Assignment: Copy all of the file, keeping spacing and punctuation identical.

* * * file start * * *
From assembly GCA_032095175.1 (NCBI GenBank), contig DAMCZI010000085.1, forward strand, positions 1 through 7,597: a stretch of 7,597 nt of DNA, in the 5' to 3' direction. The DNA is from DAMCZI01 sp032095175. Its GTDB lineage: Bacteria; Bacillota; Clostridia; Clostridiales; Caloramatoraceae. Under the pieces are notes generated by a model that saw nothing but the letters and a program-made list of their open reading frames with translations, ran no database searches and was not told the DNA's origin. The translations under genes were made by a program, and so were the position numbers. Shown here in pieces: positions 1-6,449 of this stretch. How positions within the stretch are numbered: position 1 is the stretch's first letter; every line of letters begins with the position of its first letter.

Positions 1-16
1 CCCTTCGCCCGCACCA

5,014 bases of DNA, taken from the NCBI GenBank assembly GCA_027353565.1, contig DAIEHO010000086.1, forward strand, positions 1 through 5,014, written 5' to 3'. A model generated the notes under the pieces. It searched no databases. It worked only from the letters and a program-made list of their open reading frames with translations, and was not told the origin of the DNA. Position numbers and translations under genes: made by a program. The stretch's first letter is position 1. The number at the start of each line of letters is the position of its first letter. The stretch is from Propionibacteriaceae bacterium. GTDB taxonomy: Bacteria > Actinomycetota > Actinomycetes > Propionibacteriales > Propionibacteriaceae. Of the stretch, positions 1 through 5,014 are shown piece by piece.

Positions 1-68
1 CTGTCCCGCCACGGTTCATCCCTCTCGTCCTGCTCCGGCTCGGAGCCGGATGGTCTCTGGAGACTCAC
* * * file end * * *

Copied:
From assembly GCA_032095175.1 (NCBI GenBank), contig DAMCZI010000085.1, forward strand, positions 1 through 7,597: a stretch of 7,597 nt of DNA, in the 5' to 3' direction. The DNA is from DAMCZI01 sp032095175. Its GTDB lineage: Bacteria; Bacillota; Clostridia; Clostridiales; Caloramatoraceae. Under the pieces are notes generated by a model that saw nothing but the letters and a program-made list of their open reading frames with translations, ran no database searches and was not told the DNA's origin. The translations under genes were made by a program, and so were the position numbers. Shown here in pieces: positions 1-6,449 of this stretch. How positions within the stretch are numbered: position 1 is the stretch's first letter; every line of letters begins with the position of its first letter.

Positions 1-16
1 CCCTTCGCCCGCACCA

5,014 bases of DNA, taken from the NCBI GenBank assembly GCA_027353565.1, contig DAIEHO010000086.1, forward strand, positions 1 through 5,014, written 5' to 3'. A model generated the notes under the pieces. It searched no databases. It worked only from the letters and a program-made list of their open reading frames with translations, and was not told the origin of the DNA. Position numbers and translations under genes: made by a program. The stretch's first letter is position 1. The number at the start of each line of letters is the position of its first letter. The stretch is from Propionibacteriaceae bacterium. GTDB taxonomy: Bacteria > Actinomycetota > Actinomycetes > Propionibacteriales > Propionibacteriaceae. Of the stretch, positions 1 through 5,014 are shown piece by piece.

Positions 1-68
1 CTGTCCCGCCACGGTTCATCCCTCTCGTCCTGCTCCGGCTCGGAGCCGGATGGTCTCTGGAGACTCAC